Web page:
Home > Australia, Life, Social Commentary > Queensland Floods: city-crabs, runaway restaurants & goodbye Riverwalk

Queensland Floods: city-crabs, runaway restaurants & goodbye Riverwalk

More than 75 percent of Queensland is under water. The flood has reached Brisbane, with the peak of 5.25m expected at 4am tomorrow (and again at 4pm tomorrow).

Milk, bread and fruit/veg shelves are bare. Inner city supermarkets were emptied out yesterday. Today, this spread to suburban shops which are nowhere near the inundation. I took this photo this afternoon at the Aspley Pick ‘n Pay Hypermarket (Coles).

Fruit, veg, bread, milk, torches, bottled water - empty shelves

Because I didn’t engage in pre-emptive panic buying, my kids will be eating brussel sprouts, squash and organic zucchini. They’ll be so pleased (not). They should be, at $11/kg, $10/kg & $11/kg respectively. Not to mention the $7 for half a loaf of bread (the only one left, which happened to be made of bricks and gumboots for the gluten-free market).

This afternoon, Oxley’s restaurant floated down the Brisbane River in pieces, with stacked chairs and tables still on it, until it hit Brekky Creek.

Oxley's Restaurant broken up & floating down Brisbane River

A strange sight near the Riverwalk today, when crabs were found between New Farm and Teneriffe.

Crabs on the grass near the Riverwalk between New Farm & Teneriffe!

Fortunately, the rain stopped today. It was sunny and humid, but still the river rose.

Sunny & humid: a day without rain

A few more photos around New Farm and inner Brisbane.

Alford St New Farm

Brunswick St New Farm flooded

James St New Farm flooded

Lower end Brunswick St flooded, view from Merthyr Rd

Nandos New Farm, sandbagged

River Walk to Power House

Riverwalk

Boats on pontoons were drifting down the river at about 10 knots. There’s so much wreckage in the Brisbane River – it looks like a moving dump-site. The Moggill Ferry has broken a guide rope – a massive anchor will be helicoptered to it at first light. The Island barge might have to be scuttled (sunk), to prevent it from tearing away from its moorings and destroying infrastructure like bridges (to be decided tonight). The floating walkway around New Farm (being a heavy concrete object) is to be broken up into sections and disposed of during tonight.

There are currently about 127,000 people without power and 3,600 people in evacuation centres. Current estimates are looking at 2 years to rebuild Brisbane. And, the worst is still ahead of us.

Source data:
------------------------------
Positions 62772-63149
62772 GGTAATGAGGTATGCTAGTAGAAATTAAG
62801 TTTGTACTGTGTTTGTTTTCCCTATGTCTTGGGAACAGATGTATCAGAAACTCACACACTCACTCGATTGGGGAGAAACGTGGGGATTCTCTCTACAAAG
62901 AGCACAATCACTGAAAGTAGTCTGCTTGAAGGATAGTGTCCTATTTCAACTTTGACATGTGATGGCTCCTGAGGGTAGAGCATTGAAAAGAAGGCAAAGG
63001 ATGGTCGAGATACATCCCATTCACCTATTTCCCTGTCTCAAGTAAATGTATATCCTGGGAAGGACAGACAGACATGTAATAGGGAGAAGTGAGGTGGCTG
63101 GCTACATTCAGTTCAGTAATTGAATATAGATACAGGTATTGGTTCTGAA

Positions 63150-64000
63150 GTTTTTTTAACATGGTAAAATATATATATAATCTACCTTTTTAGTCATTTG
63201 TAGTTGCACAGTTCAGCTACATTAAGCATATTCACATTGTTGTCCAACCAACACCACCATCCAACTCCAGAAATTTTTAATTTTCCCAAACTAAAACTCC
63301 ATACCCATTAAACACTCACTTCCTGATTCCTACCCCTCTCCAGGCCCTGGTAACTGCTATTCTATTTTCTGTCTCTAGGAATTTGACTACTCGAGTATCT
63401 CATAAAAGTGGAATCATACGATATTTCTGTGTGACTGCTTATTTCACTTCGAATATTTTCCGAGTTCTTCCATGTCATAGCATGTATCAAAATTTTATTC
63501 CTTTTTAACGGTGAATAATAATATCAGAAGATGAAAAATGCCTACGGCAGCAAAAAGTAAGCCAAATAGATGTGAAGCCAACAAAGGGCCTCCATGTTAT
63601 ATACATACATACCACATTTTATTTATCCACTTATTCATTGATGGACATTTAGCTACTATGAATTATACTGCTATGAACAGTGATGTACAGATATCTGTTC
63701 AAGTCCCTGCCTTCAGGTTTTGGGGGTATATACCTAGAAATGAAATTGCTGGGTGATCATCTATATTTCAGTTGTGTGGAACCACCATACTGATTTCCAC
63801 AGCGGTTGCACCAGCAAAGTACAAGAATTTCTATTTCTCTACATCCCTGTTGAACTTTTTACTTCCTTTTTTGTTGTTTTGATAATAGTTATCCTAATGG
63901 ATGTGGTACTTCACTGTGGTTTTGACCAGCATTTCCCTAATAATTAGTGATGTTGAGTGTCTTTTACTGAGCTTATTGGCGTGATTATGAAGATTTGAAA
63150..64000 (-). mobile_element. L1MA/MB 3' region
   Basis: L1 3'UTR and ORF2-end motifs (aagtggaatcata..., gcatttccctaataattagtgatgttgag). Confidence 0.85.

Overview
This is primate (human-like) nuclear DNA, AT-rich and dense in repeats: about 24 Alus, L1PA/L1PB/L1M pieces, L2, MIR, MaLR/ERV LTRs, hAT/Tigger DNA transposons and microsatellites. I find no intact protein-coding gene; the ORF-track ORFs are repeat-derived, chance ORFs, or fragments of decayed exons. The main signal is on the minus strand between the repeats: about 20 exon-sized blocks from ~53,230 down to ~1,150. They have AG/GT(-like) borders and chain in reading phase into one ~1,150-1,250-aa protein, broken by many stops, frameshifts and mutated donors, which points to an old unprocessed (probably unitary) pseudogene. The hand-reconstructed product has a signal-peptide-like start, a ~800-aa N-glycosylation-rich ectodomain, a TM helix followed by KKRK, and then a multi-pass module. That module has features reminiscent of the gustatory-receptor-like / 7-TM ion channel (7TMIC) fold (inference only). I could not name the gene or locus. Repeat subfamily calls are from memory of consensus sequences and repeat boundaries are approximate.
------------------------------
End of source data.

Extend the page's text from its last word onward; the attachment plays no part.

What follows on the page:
What’s moving, is how people are chipping in and helping, friends, family and complete strangers alike. Nick Earls writes about Aussie stoicism here.

Summary:
The peak (revised down to 5.25m) is expected around 3-4 am
Over 50 suburbs in Brisbane expected to flood
12 confirmed dead (another likely)
43 missing
9 feared dead
Chinchilla water is contaminated with e-coli
7,500 properties are already affected by water in Brisbane
20,000-30,000 people will be affected
the peak in Brisbane, will last up to 16hrs
water treatment plants in Brisbane are suffering under the strain …
we’re being asked to conserve water (oh, the irony) for the clean up.

Crime Stoppers (to report looters) ph 1800 333 000
Red Cross National Reporting & Inquiry Line: ph 1800 727 077
Police (non urgent) ph 131 444
Donations Flood Appeal ph 1800 219 028
Check out my earlier posts for further info.

[Many thanks to Reader Joanna for the photos. The 850m of walkway, 5.5m wide known as the Riverwalk – is being broken up tonight – so the photos Joanna has provided are probably the last ones. So sad. People lurvz the Riverwalk and it’ll be no more.]

UPDATE: The Rocklea Markets have flooded, so our fresh fruit & vegetable supplies are devastated. This isn’t good. Not a lot of point buying frozen either, with uncertain power supplies. Tinned food, here we come.
UPDATE: check out these photos from the other side of the river.

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  1. January 13, 2011 at 2:14 am

    This breaks my heart. ๐Ÿ˜ฆ

    Best of luck to you and all impacted by this crazy natural disaster.

  2. January 13, 2011 at 2:19 am

    Its sad to hear Brisbane resident had to work from home due to the flood and the list of missing person kept growing.

  3. January 13, 2011 at 2:39 am

    This is the second blog I’ve stumbled across which has detailed photographs of the Brisbane Flood. My prayers go out to those affected, who I’m sure are grateful to you for bringing this tragedy to light. Kudos on FP!